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Semi-sub legs

Cameroon (the Republic of Cameroon) borders Nigeria (west), Chad and the Central African Republic (east), and Equatorial Guinea, Gabon and Congo-Kinshasa (south). The Atlantic Ocean lies to the west.

Cameroon was first settled thousands of years ago by tribes who evolved into the Baka (Pygmy) hunter-gatherers and into the Sao civilisation around Lake Chad. Portuguese sailors arrived in 1472 naming the area Rio dos Camarões (Shrimp River).

Europeans traded with the coastal people and missionaries pushed inland. In 1809 the Muslim Adamawa Emirate was established in the north whilst the German Empire claimed the territory as the colony of Kamerun in 1884.

After World War 1 Kamerun became a League of Nations mandate and was split into French and British (administered from Nigeria) regions. In 1960 French Cameroon became independent after a bitter war and the southern part of the more peaceful British Cameroon merged in 1961 to form the Federal Republic of Cameroon. It dropped the word Federal in 1984.

Cameroon is now a relatively stable country although there are calls for secession by English speaking areas. The growing economy is dominated by agriculture, oil and timber but many Cameroonians remain subsistence farmers.

Cameroon’s coast abuts the Bight of Bonny which is part of the Gulf of Guinea in the Atlantic Ocean. The densely forested coastal plain extends inland from the Gulf of Guinea with an average elevation of 90m.

The forested South Cameroon Plateau rises from this coastal plain and a chain of mountains, hills and plateaus known as the Cameroon range extends from the volcanic Mount Cameroon, the highest point at 4,100m, in the southwest. The southern plateau then rises northward to the grassy Adamawa Plateau. A northern lowland savanna region extends from the edge of the Adamawa to Lake Chad, shared with neighbouring countries.

Although nearly all of its production is offshore, Cameroon only has a small offshore area because Equatorial Guinea owns Bioko Island, which is surrounded by Equatorial Guinea’s deep water basins.

The country began producing oil offshore in 1977 from the Rio del Rey Basin, overlain by a part of the Niger Delta. Most of the major oil fields had been discovered by 1980 and since 1986 production has declined.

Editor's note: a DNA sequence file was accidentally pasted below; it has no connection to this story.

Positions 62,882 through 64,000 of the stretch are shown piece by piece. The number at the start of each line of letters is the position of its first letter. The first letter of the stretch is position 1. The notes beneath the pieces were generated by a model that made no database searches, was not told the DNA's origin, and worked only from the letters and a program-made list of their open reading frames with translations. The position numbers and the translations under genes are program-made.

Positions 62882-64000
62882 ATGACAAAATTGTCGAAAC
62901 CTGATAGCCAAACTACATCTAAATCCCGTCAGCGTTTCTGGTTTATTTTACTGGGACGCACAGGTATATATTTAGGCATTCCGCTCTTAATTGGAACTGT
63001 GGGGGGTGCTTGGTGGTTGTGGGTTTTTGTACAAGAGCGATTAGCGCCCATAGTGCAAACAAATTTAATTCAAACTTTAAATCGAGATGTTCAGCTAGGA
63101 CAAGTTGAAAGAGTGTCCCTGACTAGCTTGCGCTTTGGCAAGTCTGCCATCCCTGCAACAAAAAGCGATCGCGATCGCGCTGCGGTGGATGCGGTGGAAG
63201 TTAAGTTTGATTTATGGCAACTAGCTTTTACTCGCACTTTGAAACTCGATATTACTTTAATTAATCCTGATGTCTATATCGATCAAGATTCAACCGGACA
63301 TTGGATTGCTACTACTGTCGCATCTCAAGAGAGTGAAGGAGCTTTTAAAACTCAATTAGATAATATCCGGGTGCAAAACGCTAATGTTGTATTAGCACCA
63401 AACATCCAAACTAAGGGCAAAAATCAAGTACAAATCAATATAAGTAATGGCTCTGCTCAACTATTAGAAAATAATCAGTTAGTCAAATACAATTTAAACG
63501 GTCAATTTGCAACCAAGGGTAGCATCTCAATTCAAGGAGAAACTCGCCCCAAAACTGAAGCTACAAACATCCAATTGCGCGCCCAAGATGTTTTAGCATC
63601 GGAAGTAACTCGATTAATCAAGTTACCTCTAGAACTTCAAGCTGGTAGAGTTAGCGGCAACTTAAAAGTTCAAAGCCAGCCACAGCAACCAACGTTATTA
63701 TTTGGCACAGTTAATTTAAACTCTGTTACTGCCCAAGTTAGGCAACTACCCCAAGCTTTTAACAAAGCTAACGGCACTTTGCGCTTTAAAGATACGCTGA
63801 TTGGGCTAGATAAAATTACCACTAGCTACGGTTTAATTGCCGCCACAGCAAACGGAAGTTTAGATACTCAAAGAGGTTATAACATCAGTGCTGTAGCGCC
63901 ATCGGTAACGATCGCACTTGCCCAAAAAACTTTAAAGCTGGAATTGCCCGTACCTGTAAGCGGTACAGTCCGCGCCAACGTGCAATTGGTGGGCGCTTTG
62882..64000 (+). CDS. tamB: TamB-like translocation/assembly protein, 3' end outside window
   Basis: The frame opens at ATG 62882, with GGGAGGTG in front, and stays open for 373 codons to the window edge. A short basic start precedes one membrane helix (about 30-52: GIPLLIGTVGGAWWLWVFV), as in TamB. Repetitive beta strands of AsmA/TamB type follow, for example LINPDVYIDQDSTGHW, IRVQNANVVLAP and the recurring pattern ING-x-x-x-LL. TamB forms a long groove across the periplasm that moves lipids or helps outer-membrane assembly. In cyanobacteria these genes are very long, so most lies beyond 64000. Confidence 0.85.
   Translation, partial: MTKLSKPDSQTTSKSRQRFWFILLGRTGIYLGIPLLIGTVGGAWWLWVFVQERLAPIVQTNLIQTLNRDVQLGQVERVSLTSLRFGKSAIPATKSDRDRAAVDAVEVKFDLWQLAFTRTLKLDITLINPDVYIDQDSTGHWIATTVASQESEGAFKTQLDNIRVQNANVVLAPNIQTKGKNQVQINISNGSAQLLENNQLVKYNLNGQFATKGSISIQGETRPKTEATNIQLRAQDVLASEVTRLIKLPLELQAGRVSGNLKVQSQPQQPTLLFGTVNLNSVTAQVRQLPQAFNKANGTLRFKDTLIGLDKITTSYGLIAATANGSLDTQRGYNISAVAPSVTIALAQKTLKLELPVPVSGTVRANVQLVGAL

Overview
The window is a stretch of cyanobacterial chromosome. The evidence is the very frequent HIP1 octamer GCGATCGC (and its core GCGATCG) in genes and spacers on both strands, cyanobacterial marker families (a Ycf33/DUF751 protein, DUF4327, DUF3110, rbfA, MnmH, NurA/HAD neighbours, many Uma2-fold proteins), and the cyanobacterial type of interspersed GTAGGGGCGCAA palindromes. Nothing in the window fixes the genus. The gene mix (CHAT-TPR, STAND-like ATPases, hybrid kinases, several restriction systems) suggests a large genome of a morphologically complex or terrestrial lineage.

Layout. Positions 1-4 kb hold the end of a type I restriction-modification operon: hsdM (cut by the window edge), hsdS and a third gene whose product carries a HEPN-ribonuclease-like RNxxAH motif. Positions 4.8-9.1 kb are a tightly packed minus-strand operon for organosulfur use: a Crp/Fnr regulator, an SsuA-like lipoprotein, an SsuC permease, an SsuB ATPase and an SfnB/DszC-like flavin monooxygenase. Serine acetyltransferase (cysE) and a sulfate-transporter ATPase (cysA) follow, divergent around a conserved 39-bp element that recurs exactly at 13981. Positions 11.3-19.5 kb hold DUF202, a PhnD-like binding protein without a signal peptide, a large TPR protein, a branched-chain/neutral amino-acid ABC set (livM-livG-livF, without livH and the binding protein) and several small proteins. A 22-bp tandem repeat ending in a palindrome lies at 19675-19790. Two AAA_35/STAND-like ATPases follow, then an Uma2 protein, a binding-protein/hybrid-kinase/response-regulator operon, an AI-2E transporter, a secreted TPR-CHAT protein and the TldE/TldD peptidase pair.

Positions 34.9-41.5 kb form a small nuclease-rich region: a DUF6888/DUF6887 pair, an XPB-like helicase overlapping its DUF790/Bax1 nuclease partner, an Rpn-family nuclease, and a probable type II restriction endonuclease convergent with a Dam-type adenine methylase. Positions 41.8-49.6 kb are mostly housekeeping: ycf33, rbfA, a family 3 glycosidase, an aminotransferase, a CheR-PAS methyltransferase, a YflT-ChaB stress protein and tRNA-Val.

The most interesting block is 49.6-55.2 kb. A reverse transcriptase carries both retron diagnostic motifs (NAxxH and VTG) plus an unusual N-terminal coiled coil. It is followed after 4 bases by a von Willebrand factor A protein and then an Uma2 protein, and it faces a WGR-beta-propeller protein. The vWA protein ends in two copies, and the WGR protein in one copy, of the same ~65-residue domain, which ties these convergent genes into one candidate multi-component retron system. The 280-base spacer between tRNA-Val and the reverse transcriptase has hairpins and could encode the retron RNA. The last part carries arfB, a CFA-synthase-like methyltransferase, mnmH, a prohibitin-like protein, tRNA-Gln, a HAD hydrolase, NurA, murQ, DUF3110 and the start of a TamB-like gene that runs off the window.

The first discovery in the less productive southern Douala basin was onshore in 1954 and offshore in 1979 but output did not begin until 1997; from a gas condensate field off Kribi. A small gas field, Logbaba, was also developed onshore in 2011.

The country is re-injecting or flaring most of its gas after liquids recovery but Globalshift expects it to progressively use more gas or send it to an LNG plant in Equatorial Guinea. There is only limited potential for new finds offshore, although some deep water oil may eventually be found.

There also may be oil and gas potential onshore within the Chad basin in the northern region but this is unlikely to come onstream in the short or medium term.


Map and National Flag

West Africa


E and P


Brief history of the country Oil and gas summary

Cameroon is a unitary presidential republic, with the President both head of state and head of government of a multi-party system. Legislative power is vested in the government and National Assembly.

The President is elected every 7 years, appointing government officials. The 180-member National Assembly makes legislation.

A 100-seat Senate, was established in 2013 and is headed by a senate president who is the constitutional successor of the presidency.

The Ministry of Water and Energy regulates the oil and gas industry.

The Societe Nationale des Hydrocarbures (SNH) is the NOC established in 1980. SNH operates in partnership with international oil companies and is responsible for selling the government's share of oil output. It holds a minor stake in projects operated by international partners.



Land area (sq kms)

Oil prod (000s b/d)

Gas prod (bcm/yr)

Oil cons (000s b/d)

Gas cons (bcm/yr)

Statistics (in 2020)


19.5 mm






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